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This article originally appeared on Patheos.

Most high school and college coaches will make reasonable accommodations for their athletes if there’s a conflict between the game and something else. Have a wedding to attend? No problem. You can leave practice early in order to catch a plane. Celebrating your bar mitzvah on game day? Okay, you can skip the one game.

But those accommodations have to go both ways. The athletes know the practice schedule and competition days in advance. They need to work around those obligations.

In Oregon, Portland State University football player Vincent Johnson hasn’t figured that out. He wants to skip several practices in order to attend church. His coach, Nigel Burton, was willing to let him do that a couple of times, but no more. Now, Johnson is complaining that the coach is forcing him to choose between two things he loves:

“He asked me to choose between church and football,” Portland State University student Vincent Johnson said. “I said, ‘Coach, you can’t ask me to do that. It’s like asking me to choose between God and football.’”

Johnson said it’s a decision he didn’t want to, and shouldn’t have to, make.

“I just really want to play,” he said.

But he hasn’t played since spring when he said he went to his coach with a problem. Four services at his Milwaukie church, World Mission Society Church of God, fell at the same time as football practice.

Johnson claims his coach would only allow some of the absences.

“There’s a lot of people that miss practice due to if they have academics, or anything like that, so it could have been arranged,” he said.

He’s filed a complaint, which is still under investigation, with the university.

It’s a ridiculous complaint for several reasons.

  • Johnson knew the practice schedule in advance. He should be able to schedule personal things around that, just like other players do all the time.
  • Going to church, as many Christians will tell you, isn’t necessary to practice your faith. Many churches even have multiple services in order to accommodate people who can’t make it a particular time. Why not attend a different service? If that’s not an option, why not ask the pastor to meet with you separately? Since when does God only care about you if you attend services at set times?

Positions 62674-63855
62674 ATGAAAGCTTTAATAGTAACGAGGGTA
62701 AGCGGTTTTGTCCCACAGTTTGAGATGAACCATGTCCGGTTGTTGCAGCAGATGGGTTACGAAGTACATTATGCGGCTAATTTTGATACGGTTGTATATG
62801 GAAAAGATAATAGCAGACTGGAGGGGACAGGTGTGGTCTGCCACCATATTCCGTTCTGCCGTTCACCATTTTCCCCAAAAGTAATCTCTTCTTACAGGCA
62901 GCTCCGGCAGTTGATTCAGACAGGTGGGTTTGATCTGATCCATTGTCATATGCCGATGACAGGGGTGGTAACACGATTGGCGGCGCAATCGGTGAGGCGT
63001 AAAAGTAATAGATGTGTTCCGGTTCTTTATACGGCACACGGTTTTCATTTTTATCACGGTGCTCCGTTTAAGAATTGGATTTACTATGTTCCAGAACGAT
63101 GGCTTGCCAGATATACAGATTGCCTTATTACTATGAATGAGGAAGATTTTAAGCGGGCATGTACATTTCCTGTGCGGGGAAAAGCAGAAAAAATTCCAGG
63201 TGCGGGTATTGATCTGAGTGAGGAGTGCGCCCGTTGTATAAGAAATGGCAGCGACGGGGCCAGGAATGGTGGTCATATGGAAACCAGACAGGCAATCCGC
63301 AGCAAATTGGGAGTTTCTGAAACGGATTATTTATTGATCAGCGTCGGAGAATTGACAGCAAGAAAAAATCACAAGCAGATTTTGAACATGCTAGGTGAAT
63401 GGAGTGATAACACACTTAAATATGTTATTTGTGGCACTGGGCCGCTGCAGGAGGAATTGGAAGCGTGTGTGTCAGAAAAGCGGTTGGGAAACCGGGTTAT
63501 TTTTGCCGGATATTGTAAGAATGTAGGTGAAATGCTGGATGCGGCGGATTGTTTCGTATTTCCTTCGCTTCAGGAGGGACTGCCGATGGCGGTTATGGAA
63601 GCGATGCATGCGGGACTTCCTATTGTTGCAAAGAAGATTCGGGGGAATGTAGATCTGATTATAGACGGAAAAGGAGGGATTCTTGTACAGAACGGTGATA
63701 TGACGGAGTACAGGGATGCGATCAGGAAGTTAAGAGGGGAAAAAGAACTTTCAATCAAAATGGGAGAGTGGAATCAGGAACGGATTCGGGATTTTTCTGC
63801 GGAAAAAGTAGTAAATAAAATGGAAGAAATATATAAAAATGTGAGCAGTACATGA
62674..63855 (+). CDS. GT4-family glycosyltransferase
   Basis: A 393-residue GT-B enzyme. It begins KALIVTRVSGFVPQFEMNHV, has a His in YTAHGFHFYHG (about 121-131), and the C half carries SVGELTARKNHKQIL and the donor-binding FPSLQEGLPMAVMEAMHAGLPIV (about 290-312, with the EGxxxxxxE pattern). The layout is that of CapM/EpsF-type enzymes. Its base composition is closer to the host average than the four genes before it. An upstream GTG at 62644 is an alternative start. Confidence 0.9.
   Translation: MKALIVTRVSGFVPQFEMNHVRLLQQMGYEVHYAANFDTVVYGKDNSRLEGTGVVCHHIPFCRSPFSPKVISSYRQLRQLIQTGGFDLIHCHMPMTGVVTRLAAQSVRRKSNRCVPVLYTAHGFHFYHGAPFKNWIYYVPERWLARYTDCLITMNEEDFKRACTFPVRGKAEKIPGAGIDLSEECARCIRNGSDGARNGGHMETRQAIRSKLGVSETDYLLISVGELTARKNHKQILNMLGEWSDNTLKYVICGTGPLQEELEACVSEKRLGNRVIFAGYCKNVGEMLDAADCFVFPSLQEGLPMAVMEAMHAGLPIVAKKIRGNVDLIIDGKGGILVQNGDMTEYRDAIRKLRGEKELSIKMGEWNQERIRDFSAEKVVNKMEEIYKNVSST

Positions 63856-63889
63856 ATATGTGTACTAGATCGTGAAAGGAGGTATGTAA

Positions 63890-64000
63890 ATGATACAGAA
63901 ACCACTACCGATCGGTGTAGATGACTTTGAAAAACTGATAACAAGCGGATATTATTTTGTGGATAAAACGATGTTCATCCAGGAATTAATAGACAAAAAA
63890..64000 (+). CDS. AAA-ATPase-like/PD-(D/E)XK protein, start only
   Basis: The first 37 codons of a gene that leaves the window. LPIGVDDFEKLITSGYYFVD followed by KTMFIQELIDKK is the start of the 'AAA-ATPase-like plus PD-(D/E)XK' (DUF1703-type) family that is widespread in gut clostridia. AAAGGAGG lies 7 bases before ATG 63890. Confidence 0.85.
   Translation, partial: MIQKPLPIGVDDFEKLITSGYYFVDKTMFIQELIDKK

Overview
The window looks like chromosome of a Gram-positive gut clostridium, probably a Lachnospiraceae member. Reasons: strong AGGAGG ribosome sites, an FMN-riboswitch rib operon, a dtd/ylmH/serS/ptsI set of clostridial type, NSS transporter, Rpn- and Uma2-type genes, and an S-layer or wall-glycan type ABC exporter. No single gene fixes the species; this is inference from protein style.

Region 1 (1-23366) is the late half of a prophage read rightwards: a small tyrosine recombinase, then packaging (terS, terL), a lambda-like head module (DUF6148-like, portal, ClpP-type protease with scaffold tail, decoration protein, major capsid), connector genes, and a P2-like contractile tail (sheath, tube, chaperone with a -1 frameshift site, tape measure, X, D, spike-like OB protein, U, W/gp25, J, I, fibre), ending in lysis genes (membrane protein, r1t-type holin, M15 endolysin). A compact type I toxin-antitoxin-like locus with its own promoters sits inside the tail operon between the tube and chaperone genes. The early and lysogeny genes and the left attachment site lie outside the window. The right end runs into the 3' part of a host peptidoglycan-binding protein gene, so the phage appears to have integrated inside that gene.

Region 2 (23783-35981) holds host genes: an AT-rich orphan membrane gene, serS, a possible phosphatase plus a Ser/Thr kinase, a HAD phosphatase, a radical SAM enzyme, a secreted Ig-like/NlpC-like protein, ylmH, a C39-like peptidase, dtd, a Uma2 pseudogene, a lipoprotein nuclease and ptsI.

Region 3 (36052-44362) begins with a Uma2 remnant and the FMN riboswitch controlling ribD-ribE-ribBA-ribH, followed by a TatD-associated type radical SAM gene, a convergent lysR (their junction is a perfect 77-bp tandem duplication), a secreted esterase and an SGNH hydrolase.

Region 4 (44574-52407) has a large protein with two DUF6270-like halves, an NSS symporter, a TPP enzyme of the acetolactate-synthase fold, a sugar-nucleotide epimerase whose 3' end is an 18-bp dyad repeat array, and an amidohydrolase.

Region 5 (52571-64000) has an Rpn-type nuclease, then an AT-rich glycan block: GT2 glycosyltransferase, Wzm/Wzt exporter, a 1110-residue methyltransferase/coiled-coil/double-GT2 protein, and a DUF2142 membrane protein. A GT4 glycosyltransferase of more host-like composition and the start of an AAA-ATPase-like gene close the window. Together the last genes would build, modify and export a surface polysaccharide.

• The coach was willing to allow a couple of absences. But when you’re a scholarship athlete on a college team, that has to become a top priority. By skipping practice multiple times, you’re letting down your teammates and making it that much harder for coaches and the other players to see the full team in action.
  • If all the players made similar requests as Johnson, there would be chaos. It’s not the coach’s responsibility to schedule practices around everyone’s personal preferences. It’s the players’ responsibility to schedule their religious and personal lives around the team. You may not agree with that being their priority, but the players knew it in advance, well before they accepted their scholarships.
  • Professional football players — many of whom are Christian — have no problem practicing their faith despite being a little busy on Sundays. Same with other professional athletes. Sure, college is different, but the principle remains: When you commit to a team, you can’t also commit to another time-consuming activity that goes on at the same time.
  • Johnson is upset he’s not getting playing time, but if he’s skipping multiple practices (for any reason), that’s not surprising. He hasn’t run the routes. He won’t know what the plays look like in real time. He’d be a liability on the field. The coach isn’t punishing him for his faith; the coach is punishing him for not being there when the plays were being drawn up and practiced.

There’s no evidence of religious discrimination at play. What you have is a scholarship player who is putting another activity before his obligations to the team. Johnson claims students who struggle academically get time off, so he’s being treated unfairly, but I doubt players who miss multiple practices for academic reasons get more time on the field.

Remember: The coach was willing to make some accommodations. What Johnson is requesting, though, is beyond reasonable.

University officials say they’ll finish their investigation within two weeks.

Hemant Mehta is the chair of Foundation Beyond Belief and a high school math teacher in the suburbs of Chicago. His latest book is called The Young Atheist’s Survival Guide.

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